A method for fabricating high yield low TCR thin film resistors is presented in the copending application simultaneously filed herewith by Mytych, Ser. No. 227,334. In brief, his method comprises abradin-g a layer of resistive material coated on a non-uniformly rough dielectric substrate until the desired resistance is achieved. His method also improves the temperature characteristics of the resistor. Starting with a layer that displays a highly negative TCR, the TCR is made to approach zero by selective removal of the most highly negative areas.

However, the invention disclosed by Mytych cannot be conveniently applied to microcircuit boards or to the mass production of single layer thin film resistors where uniformity of the ohm-square value is essential for flexibility and convenience in fabricating circuits. According to the Mytych invention, it is most suitable to separately abrade each resistor until the desired resistance is achieved as indicated by a monitoring ohm-meter. It follows, therefore, that a practicable method for producing stable high value resistors having uniform electrical characteristics is desirable and useful.

Accordingly, it is an object of the present invention to provide a high value low TCR circuit board having highly uniform electrical resistance characteristics.

Additional objects of this invention include the simplification of thin film resistor fabrication, and a practicable method for the mass production of highly uniform thin film resistors.

It has been found that these objects, and other objects and advantages as will occur tothose skilled in the art, are achieved by the present invention. The fabrication of thin film resistors according to the present invention comprises a first step of appropriately preconditioning a uniformly smooth dielectric substrate to form a uniformly roughened surface. The dielectric substrate is then coated with resistive material of thickness to produce a layer characterized by a negative TCR. Appropriate surface processing of the resistive layer results in a high yield low TCR thin film resistor of uniform ohm-square value.

The present invention is described in connection with the accompanying drawings in which:

FIGURE 1 illustrates a substrate suitable for use in the present invention;

FIGURE 2 illustrates surface treatment of the substrate;

FIGURE 3 illustrates a uniformly roughened substrate;

FIGURE 4 illustrates a wafer comprising a dielectric substrate coated with resistive material;

FIGURE 5 illustrates abrasion of the wafer; and,

FIGURES 6 and 7 illustrate -a thin film resistor fabricated according to the present invention.

In FIGURE 1 is shown substrate 10 which may comprise any suitable dielectric material such as ceramics, glass, or the like. The surface finish of substrate 10 is preferably uniform-1y smooth to facilitate accurate control and insure uniformity of the electrical characteristics of a resistor formed according to the present invention. For instance; a glass microscope slide having a sunface finish of approximately 0.1 microinch, as measured with a profi-lometer, is suitable for this purpose.

Before it is coated with resistive material, substrate 10 is processed in the manner illustrated in FIGURE 2.

Rotation of brush 11 causes abrasive slurry 12 to roughen the surface of substrate 10. Additionally, brush 11 is moved in a plane parallel to the surface of substrate 10 in a manner to effect uniform roughening. Aluminum oxide slurry has been used in the process described to produce a surface finish of 10 microinches on a glass microscope slide within allowable limits of consistency. However, other roughening methods may also be employed, such as sandblasting, chemical treatment, or the like.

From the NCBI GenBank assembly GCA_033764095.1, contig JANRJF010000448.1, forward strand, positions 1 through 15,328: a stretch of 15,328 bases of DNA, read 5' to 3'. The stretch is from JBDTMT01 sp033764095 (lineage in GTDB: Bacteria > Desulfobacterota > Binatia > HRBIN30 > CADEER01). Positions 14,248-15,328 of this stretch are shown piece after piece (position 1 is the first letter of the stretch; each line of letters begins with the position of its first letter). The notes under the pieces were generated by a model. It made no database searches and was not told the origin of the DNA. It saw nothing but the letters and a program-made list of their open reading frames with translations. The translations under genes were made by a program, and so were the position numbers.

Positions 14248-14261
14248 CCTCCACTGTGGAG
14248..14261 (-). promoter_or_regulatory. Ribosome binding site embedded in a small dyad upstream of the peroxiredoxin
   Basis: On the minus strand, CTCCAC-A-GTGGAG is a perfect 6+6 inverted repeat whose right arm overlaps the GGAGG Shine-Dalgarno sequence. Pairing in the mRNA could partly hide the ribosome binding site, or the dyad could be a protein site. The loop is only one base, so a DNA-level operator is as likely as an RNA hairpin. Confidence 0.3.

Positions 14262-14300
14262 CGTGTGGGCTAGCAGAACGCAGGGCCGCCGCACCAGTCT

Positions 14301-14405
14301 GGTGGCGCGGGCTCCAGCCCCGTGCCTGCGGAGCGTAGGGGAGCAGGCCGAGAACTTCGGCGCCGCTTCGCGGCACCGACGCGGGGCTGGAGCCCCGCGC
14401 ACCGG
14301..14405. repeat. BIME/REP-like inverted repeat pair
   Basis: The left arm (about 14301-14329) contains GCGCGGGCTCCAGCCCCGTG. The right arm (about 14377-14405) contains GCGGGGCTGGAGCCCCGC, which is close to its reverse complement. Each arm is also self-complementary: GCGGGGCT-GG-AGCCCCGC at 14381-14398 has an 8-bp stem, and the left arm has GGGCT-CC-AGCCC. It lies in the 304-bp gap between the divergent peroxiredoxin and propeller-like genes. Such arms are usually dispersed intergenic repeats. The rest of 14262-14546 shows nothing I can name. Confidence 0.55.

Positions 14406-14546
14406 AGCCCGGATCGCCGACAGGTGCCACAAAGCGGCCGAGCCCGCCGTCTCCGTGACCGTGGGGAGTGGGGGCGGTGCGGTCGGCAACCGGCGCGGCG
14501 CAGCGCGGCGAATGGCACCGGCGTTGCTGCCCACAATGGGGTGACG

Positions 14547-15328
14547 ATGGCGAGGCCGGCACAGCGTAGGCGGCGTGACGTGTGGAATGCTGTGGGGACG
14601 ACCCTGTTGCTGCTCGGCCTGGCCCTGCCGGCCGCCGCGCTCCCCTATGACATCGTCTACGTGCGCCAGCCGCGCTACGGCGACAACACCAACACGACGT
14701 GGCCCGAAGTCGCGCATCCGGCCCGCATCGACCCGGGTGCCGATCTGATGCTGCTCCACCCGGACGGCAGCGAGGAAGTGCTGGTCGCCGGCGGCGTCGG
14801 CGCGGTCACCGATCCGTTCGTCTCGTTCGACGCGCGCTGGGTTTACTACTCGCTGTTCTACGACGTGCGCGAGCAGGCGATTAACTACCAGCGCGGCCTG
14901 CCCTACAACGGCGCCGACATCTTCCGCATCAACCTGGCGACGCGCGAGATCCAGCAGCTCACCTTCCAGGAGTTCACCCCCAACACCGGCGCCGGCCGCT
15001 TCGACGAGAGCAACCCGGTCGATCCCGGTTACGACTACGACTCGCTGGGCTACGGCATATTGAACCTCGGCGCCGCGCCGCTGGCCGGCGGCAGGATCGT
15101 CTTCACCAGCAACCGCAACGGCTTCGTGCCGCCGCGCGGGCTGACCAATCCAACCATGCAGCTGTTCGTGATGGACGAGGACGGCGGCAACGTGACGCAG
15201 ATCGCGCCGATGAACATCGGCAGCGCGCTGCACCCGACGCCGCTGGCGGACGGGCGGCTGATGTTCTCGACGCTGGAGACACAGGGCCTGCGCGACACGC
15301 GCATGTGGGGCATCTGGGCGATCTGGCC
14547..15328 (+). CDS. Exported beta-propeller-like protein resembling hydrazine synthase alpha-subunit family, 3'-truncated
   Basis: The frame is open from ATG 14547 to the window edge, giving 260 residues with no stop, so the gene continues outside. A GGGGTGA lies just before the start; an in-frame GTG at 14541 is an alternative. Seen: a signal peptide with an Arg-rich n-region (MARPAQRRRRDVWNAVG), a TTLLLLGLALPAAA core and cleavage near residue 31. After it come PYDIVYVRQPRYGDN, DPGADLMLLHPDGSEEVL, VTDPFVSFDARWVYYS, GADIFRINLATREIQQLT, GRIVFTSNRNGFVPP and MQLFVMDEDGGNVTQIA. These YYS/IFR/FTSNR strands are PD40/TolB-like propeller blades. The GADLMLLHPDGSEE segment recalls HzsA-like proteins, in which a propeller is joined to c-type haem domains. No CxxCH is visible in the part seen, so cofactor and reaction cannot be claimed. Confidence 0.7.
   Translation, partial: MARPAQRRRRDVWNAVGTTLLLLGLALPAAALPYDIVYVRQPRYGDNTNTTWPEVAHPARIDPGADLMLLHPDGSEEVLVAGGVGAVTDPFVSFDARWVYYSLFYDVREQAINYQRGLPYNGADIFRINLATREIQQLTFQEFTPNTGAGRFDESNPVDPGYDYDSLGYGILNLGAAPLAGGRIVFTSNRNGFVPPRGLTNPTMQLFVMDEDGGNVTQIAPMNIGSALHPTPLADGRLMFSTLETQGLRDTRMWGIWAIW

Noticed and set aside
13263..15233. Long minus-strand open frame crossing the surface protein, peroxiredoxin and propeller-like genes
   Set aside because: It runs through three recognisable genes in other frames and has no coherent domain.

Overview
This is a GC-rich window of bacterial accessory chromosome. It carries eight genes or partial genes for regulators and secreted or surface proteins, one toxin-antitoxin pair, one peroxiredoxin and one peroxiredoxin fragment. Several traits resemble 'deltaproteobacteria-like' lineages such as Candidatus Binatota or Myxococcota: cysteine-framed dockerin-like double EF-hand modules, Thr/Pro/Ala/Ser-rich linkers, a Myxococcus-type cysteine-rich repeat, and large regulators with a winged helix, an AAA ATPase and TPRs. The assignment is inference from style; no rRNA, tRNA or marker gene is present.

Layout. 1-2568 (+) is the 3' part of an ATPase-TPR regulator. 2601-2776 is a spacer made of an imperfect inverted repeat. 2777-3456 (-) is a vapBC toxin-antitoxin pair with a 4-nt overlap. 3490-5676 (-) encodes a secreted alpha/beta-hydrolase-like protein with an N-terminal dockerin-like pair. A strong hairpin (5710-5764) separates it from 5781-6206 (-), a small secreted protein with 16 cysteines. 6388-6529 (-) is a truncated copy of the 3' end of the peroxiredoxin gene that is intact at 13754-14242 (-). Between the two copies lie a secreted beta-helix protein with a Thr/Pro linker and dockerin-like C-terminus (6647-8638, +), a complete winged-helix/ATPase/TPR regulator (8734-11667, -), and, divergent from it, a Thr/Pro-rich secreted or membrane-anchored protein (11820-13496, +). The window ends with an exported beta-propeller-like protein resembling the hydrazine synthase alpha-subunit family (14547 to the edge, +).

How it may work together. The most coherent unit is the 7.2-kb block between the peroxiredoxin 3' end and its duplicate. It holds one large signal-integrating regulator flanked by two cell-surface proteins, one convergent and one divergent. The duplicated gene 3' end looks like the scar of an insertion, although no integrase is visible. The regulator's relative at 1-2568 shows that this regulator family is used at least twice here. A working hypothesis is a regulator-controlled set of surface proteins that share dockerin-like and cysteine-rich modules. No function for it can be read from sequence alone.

FIGURE 3 illustrates the result of the described surface treatment. In effect, the roughened surface of substrate 10 comprises a continuous formation of minute raised portions "or hills 13 and valleys 14, which in the interests of clarity have been shown greatly exaggerated.

The preconditioned substrate is then coated with a thin film of resistive material which may be done by heat evaporating resistive material in a vacuum chamber and allowing it to condense on a substrate placed in the vapor stream. The thin film of resistive material may be instead be applied by other known methods such as chemical reduction, spraying, and electron bombardment.

In FIGURE 4, is shown substrate 10 after it has been coated with layer 15 of resistive material. Layer 15 may comprise any of a larger number of resistive materials known to the art such as chromium, tin oxide, nickelc'hromium alloys, nickel-chromium-silicone oxide, and the like. It is noted that the resistive material has a tendency to fill in the valleys 14 of substrate 10 thus forming a layer 15 of non-uniform thickness. Accordingly, those portions of layer 15 corresponding to the valleys are thicker and exhibit a more positive TCR than those portions corresponding to the hills which exhibit :a highly negative TCR. These characteristics are used to advantage in the present invention to produce high value resistors with stable temperature characteristics.

FIGURE shows surface processing of layer 15 whereby its electrical characteristics are improved. Layer 15 is subjected to the abrading action of broad area abrasion wheel 17 which is moved with relation to substrate in the directions indicated by the arrows. Wheel 17 may suitably comprise ordinary rubber eraser material although other relatively soft abrasive material may also be used. This process removes resistive material mainly from the raised portions of layer and, by thus uniformly selectively removing the thinner portions of resistive material the over-all resistance of layer 15 is increased and its TCR is made less negative.